The Fix

Arnold wants to do Terminator 4, Sidney Blumenthal wants his own mag, and the U.S. wants to protect Elvis' recording studio. Plus: Design Martha's cell and win a prize!


Salon Staff
July 22, 2003 6:24PM (UTC)

Will Sidney Blumenthal return to the fourth estate? Rumors are that he's thinking about editing a new magazine to fill the need for a liberal, influential publication. Maybe writing his bestseller "The Clinton Wars" got his journalism jones going again (he wrote for the New Yorker before he joined the Clinton camp). Whether or not he joins in this project with Britain's Guardian or former Rolling Stoner Jann Wenner is something Sid is mum on for now, saying only, "I've been talking about that [magazine idea] for 25 years with my friends." (N.Y. Daily News)

They love Arnold Schwarzenegger in London. Thousands of his fans showed up in Leicester Square yesterday for the opening of "Terminator 3" and they were so enthusiastic that he vowed he'd do a fourth. Guess they're easier on the guy since there's no chance he'll be their leader in real life one day. But one fan was also very generous about Arnie's acting skills, saying, "He's just a very good actor. You don't have to do Hamlet all the time to be an actor." Now there's an image: Arnie as the prince, without any of the doubts. (BBC)

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Speaking of Shakespeare, Liv Schreiber is doing "Henry V" in Central Park with the Public Theater these days and he says the heat and city noises (like helicopters hovering overhead) are a challenge. But he decided to do Henry partly because of the character's resonance: "A guy who is looking to solidify his reign in the shadow of his father and resorts to waging war." (CNN)

Sun Studios, where legend Sam Phillips recorded Elvis Presley, Roy Orbison, Carl Perkins, Johnny Cash and B.B. King -- among others -- is getting the protection of the government. The location in Memphis will receive historic-landmark status from Secretary of the Interior Gale Norton tomorrow, which will make Sun eligible for some federal grants and tax incentives. That is, unless they find oil under the studio. (Fox News)

No less than the Washington Post is hosting a "Style Invitational" this week with the theme: how can Martha Stewart prettify her jail cell "using only her skills, her impeccable taste and those resources available to her." The winner gets a "vintage Wireless brand cloth ice bag, circa 1949, in its original box" (whatever that is...). The paper warns, however, that "entries may be edited for taste or content" -- so what's the point? (Washington Post)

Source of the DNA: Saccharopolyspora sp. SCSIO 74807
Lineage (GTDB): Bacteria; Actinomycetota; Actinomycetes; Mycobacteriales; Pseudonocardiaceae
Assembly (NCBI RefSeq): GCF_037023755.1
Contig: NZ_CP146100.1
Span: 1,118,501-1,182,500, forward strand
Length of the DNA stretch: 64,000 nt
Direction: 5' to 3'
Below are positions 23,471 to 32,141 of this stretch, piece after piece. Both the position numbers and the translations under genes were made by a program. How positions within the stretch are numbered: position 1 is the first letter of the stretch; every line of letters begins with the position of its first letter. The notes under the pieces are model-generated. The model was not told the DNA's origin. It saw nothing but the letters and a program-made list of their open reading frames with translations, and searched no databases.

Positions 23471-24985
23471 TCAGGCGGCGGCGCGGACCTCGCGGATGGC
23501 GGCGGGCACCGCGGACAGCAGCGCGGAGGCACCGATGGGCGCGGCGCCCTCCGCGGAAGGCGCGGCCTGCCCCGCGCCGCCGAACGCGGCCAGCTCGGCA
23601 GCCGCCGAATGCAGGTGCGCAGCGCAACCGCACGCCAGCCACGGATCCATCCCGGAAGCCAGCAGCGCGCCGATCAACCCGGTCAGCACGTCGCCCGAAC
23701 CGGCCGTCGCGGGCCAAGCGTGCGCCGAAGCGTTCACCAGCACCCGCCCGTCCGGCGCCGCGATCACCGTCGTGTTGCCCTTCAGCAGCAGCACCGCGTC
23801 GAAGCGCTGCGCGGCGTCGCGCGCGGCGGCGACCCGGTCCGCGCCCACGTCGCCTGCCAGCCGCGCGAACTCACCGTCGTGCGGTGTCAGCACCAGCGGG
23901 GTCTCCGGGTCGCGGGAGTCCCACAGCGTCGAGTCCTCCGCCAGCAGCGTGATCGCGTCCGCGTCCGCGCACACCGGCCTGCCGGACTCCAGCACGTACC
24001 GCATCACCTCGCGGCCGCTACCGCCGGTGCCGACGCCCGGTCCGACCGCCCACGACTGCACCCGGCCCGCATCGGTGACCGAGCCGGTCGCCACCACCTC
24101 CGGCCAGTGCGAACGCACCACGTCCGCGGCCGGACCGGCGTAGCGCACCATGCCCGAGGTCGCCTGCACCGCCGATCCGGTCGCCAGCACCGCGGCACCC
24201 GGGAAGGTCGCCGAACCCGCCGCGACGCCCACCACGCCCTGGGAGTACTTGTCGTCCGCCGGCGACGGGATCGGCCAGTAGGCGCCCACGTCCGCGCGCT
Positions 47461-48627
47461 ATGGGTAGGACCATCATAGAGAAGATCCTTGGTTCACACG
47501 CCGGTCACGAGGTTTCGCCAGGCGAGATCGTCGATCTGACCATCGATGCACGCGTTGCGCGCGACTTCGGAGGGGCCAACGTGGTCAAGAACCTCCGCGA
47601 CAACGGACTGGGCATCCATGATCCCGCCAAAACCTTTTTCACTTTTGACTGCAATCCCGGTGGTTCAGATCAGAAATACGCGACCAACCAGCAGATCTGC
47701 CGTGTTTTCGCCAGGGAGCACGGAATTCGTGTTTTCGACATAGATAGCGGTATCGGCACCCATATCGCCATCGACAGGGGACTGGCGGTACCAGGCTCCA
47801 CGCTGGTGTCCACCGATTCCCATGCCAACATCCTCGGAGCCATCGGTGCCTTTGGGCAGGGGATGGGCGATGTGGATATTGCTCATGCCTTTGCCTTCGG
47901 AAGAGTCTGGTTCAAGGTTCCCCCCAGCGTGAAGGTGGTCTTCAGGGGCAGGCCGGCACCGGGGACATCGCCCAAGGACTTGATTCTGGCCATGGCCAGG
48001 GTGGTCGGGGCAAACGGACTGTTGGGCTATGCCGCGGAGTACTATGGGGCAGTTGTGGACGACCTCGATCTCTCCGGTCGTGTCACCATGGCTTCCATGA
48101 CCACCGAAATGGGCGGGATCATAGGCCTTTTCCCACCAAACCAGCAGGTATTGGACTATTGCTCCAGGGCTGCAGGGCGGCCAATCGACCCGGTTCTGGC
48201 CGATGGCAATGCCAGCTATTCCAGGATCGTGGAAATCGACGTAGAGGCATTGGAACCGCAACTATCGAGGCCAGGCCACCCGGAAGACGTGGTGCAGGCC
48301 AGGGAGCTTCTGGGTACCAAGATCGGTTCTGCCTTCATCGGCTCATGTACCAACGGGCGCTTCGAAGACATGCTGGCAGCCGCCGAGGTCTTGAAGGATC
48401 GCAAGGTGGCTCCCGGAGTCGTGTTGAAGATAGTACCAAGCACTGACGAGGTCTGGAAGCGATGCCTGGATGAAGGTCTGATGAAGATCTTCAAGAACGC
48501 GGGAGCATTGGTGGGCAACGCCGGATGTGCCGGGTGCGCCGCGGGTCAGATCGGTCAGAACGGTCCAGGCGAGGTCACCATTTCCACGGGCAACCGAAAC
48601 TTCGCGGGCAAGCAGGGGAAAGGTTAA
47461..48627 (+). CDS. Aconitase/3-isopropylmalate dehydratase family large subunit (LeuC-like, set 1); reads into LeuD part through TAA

-- Karen Croft

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Enter the gladiator's baby. Russell Crowe has announced that he and his wife, Danielle Spencer, are expecting their first child in January. Crowe said he expected to spend more time hanging with his new family; making music with his band, Thirty Odd Foot of Grunts; and farming in Australia, away from the Hollywood grind. "I think I've been very blessed. I am Elvis, but in reverse," he observed. "My movies are good, but my music apparently sucks." (Herald Sun)

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Oprah Winfrey has been named the No. 1 Greatest Pop Culture Icon by VH1 -- in another of their endless series of lists. Superman is No. 2; Elvis Presley, No. 3. Also on the list were Bill Cosby (No. 30), Eminem (No. 31), JFK (No. 32), JFK Jr. (No. 24), Albert Einstein (No. 108), Monica Lewinsky (No. 161) and Queen Latifah (No. 199). Among the criteria: "Can you dress as them for Halloween? Would you recognize them by a one-word name? And has 'Saturday Night Live' ever parodied them?" (The Associated Press)

Kristin Gore, daughter of Al and Tipper, is writing a novel for Miramax books about a healthcare analyst working for an Ohio senator. Called "Sammy's Hill," the book is due out in 2005. In the past, Kristin wrote for the Fox animated series "Futurama." (The Associated Press)

Best of the Rest

Page Six: George Stephanopoulos rumored to be worried about wife Ali Wentworth's possible success with upcoming morning show, "Living It Up with Ali and Jack"; Brad Pitt's legs faulted by Brit tabs for being "too scrawny" to play Achilles in upcoming "Troy"; Demi Moore forced out of Vegas pool by overly amorous dolphin. Plus: Are Matt Damon and "Stuck on You" costar Eva Mendes going the way of Ben and Jen?

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Liz Smith: Sen. Dianne Feinstein gushes over Tony Blair's visit to Congress: "I was moved"; Madonna photographed looking "sweet and approachable" for Harper's Bazaar; Gloria Estefan shoots new video at Machu Picchu.

The Reliable Source: Mel Gibson screens "The Passion" for Matt Drudge, MPAA president Jack Valenti and others, but fails to invite Anti-Defamation League honcho; Jeffrey Katzenberg, Steven Spielberg, Tobey Maguire, Bill Macy and Laura Hillenbrand screen "Seabiscuit" at the White House for the Bushes; David Brock snags "mid-six-figure advance" for book about the "history of conservative media dominance."

Rush and Molloy: Grifter who inspired John Guare's "Six Degrees of Separation" dies, remembered by Guare as "very amoral sociopath"; Bill Maher propositioned by male Vanity Fair writer in search of a "gorgeous sugar daddy"; Renée Zellweger sells Bel-Air home to Debra Messing for $7.5 million -- after buying it for $6.8 million last summer; Ringo Starr calls Britain's royal family no longer relevant, adding, "There goes me knighthood."

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-- Amy Reiter

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